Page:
a major boost to the roll out of the women’s self help group model across the
country, the Union Cabinet has cleared important changes to the National Rural
Livelihoods Mission (Aajeevika). Welcoming the move, the Minister for Rural
Development, Sh Jairam Ramesh noted, “This is an extremely welcome move. The
changes will provide additional resources and additional flexibility to
implement the NRLM (Aajeevika) in a more effective and accelerated manner
across the country, creating new livelihoods and empowering women across rural
The key changes approved are as follows:
Improved targeting, by doing away with BPL criteria
and instead identifying target groups through the Participatory Identification
of Poor (PIP) process.
Under the existing framework of implementation of N.R.L.M,
only rural households included in the official BPL list could be targeted under
N.R.L.M. This list was prepared in 2002, has not been updated and has many
defects. Since the entire N.R.L.M scheme depends on the formation of affinity
based groups of poor women with common bonding and synergistic functioning,
which cannot be created by simply drawing persons from an externally prepared
and incomplete BPL list, the Cabinet has now approved the that target groups
under N.R.L.M will be determined by a well defined, transparent and equitable
process of Participatory Identification
of Poor (PIP), at the level of the community. The P.I.P process has been
extensively demonstrated to be very effectives in states where women’s
self-help-groups have succeeded. The
list finalized through the P.I.P process will be vetted by the Gram Sabha and
approved by the Gram Panchayat. The P.I.P process will also have a set of
exclusion criteria, automatic inclusion criteria and a set of deprivation
indicators for enabling poverty ranking in a participatory manner. This delinks
N.R.L.M target group from the BPL list.
Interest subvention and additional interest
subvention in 150 districts.
Pursuant to the announcement made by the Finance Minister in
the Budget Speech for 2012-13, Cabinet has approved the provision of interest
subvention to Women SHGs, enabling them to avail loans up to Rs. 3 lakh at an
interest rate of 7 per cent per annum. Women SHGs that repay loans in time will
get additional 3 per cent subvention, reducing the effective rate to 4 per cent.
The initiative, in the first phase, would focus on 150 districts, including the
82 IAP districts, affected by Left Wing Extremism. The number of districts,
state wise is given in Annexure-I.
Change in the pattern of financial assistance -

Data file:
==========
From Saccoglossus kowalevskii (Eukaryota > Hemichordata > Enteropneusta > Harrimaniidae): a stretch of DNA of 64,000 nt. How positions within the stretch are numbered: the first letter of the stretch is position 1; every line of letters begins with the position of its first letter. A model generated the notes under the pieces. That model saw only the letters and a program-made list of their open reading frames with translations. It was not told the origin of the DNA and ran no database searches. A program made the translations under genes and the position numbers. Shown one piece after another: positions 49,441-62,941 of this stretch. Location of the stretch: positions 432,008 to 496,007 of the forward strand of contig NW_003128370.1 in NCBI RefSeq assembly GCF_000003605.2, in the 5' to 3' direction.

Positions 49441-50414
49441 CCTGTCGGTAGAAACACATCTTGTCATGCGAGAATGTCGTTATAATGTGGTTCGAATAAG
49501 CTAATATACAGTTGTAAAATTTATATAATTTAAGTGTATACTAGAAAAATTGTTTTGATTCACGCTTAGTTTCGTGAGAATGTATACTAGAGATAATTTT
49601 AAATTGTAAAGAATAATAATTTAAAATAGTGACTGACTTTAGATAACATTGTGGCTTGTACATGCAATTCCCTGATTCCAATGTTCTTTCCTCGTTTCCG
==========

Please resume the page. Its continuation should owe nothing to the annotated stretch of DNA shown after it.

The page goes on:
replacing Capital subsidy with a Community Investment Support fund.
Financial assistance to the poor households was so far
provided in the form of capital subsidy linked to bank credit. It was felt that
this did not create a perpetual and viable capital base at the S.H.G level and
was open to misuse. The Cabinet has thus approved to withdraw ‘capital subsidy’
to S.H.Gs and instead provide financial support S.H.G federations and
livelihoods organizations of the S.H.G members in the ‘intensive’ blocks
through a grant called Community
Investment Support fund, which will be used by the Federations to advance
loans to S.H.Gs and to undertake common socio-economic activities. This will
happen in a phased manner, since intensive blocks will be added in a phased
Setting up of National Level Society under N.R.L.M
for more effective implementation.
The Cabinet also approved the setting up an ‘autonomous,
adequately staffed, professionally managed and empowered agency at the national
level to implement the N.R.L.M’, called the National Rural Livelihoods Promotion Society (N.R.L.P.S) under the
Societies Registration Act. The NRLPS will act as the technical support unit of
N.R.L.M. The setting up of such a Society is essential to implement the
programme in a mission mode, as livelihoods programmes require a wide range of
specialization and experience. The main objective of the Society is to
continuously build capacities of the State rural livelihoods missions in
planning, implementing and monitoring the programme. The Society structure
would enable access to high quality professional support, provide flexibility
to create partnerships and facilitate innovations and would serve as a
knowledge center for rural livelihoods for the state missions. Further it will
provide an opportunity for formally involving State Governments in
decision-making, by nominating them to the Executive Committee of the Society.